There are occasions when a prosecutor's behavior is so unprofessional and ignorant that it merely reinforces the stereotype of their unjustifiable arrogance.  The real evidence of arrogance is when they think it is their place to call me and 'supervise' me personally by telling me what I, personally, should be doing for my clients and why.  Why do prosecutors think they know what's best for defendants?  That seems so strange to me.  They know nothing other than the charges written on the paper - often times they don't get around to speaking to witnesses - and yet they profess to know what's best for my client.  Furthermore, it's no secret that my job is to represent my client's express interests.  So if my client doesn't want to do what the prosecutor is suggesting, why does the prosecutor think that I am somehow a horrid attorney for working on getting my client the disposition my client wants?  It would be one thing if the prosecutor was discussing the "worth of the case" which really means, what this looks like on paper without regard to the actual specific facts of this case.  But in these instances, when accusing me of "wasting time and resources" the prosecutor makes it personal - makes it about me specifically, and about screwing over a specific defendant, and as a result I'm personally being a bad, bad attorney to all of my other clients.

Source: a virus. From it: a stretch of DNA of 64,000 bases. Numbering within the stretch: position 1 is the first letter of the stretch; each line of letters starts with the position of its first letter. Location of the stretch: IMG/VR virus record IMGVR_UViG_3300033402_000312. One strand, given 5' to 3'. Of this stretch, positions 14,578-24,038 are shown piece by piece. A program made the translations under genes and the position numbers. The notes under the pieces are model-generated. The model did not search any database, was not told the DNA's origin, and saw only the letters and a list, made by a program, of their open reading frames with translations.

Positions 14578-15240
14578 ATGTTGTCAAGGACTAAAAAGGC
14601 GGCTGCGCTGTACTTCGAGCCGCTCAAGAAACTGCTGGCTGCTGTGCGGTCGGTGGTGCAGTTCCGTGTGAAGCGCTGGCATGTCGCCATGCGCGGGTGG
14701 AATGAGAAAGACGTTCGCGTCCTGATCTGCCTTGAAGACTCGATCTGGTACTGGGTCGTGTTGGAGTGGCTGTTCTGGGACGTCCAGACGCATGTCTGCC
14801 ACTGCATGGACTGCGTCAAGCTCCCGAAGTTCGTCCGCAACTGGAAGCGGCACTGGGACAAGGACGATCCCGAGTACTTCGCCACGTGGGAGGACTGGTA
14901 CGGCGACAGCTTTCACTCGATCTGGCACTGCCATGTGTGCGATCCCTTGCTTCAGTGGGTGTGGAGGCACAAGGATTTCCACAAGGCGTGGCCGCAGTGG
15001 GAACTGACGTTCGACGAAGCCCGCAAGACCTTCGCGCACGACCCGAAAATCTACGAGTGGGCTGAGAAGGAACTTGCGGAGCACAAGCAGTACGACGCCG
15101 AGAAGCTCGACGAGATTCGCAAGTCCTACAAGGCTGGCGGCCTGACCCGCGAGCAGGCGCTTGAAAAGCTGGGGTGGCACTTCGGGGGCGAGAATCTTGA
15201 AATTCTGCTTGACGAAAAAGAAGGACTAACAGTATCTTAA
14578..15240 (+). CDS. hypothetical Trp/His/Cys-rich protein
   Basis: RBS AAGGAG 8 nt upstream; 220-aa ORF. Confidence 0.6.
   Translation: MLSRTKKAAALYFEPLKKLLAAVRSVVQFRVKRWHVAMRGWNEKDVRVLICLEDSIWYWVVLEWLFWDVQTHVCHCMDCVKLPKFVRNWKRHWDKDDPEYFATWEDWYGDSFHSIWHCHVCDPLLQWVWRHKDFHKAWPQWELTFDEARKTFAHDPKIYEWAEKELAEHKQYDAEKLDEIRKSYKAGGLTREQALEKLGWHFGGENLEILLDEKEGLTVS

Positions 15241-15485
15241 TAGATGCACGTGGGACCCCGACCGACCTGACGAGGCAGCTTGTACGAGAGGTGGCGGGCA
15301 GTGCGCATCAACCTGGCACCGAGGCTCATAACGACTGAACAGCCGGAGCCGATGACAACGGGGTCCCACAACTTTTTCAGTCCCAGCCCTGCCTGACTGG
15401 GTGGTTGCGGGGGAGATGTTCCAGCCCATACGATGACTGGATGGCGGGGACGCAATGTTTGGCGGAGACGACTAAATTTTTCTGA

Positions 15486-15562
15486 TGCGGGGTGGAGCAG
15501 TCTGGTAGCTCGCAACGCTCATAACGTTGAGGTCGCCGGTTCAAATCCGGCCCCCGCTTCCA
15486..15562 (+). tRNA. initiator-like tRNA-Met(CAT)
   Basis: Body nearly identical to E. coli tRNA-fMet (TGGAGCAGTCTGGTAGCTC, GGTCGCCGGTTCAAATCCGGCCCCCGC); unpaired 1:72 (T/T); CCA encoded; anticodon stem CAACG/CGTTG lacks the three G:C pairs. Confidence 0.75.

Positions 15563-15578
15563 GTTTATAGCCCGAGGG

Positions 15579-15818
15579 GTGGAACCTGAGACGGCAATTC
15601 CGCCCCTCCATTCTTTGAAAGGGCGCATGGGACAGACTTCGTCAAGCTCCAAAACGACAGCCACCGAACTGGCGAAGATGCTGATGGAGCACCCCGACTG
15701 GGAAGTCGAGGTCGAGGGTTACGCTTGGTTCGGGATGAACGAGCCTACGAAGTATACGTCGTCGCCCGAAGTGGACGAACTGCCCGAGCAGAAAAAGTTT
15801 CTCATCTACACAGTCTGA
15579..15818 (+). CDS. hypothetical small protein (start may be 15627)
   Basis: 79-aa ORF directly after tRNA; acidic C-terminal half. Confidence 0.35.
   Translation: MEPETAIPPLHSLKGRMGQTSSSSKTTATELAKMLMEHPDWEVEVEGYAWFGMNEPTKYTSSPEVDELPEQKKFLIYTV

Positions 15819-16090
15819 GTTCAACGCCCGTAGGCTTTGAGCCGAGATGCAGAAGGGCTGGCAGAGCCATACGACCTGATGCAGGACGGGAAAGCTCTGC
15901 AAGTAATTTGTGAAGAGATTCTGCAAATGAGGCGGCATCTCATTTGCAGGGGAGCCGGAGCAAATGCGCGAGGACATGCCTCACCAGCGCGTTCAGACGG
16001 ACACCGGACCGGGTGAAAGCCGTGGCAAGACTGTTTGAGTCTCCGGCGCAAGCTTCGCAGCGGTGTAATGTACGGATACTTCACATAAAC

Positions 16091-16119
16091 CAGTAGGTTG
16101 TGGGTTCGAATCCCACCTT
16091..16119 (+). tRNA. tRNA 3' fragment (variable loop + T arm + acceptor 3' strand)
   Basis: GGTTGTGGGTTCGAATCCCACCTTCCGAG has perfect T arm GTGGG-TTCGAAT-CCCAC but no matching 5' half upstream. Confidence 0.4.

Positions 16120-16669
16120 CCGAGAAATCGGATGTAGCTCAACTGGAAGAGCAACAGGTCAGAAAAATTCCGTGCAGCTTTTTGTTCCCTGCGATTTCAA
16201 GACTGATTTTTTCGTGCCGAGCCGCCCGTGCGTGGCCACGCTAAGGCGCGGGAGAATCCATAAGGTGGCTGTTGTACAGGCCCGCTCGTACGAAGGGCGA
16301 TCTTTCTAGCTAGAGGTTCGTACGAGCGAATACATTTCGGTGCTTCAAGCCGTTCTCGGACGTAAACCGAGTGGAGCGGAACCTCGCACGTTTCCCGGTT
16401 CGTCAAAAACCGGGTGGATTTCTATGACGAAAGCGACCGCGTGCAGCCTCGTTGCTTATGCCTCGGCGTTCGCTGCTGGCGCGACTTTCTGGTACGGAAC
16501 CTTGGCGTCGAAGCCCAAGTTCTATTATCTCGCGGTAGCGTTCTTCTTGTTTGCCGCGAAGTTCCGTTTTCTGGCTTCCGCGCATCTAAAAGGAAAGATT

This is not meant to personally insult or accuse every prosecutor of being a douchebag.  There are only a chosen few prosecutors that I believe have zero redeeming qualities, and that designation was well-earned by them individually.  Most prosecutors I respect / contempt on a case by case basis, and the prosecutors I respect are not the ones who do me favors but the ones who are professional, reasoned, and capable.  (In other words, if you're insulted by this post, it's not really about YOU.  Unless it is.  In which case, you should really REALLY think before you say something - "Is this about the facts of the case or is this me telling someone else what to do because I think I know more than everyone else?")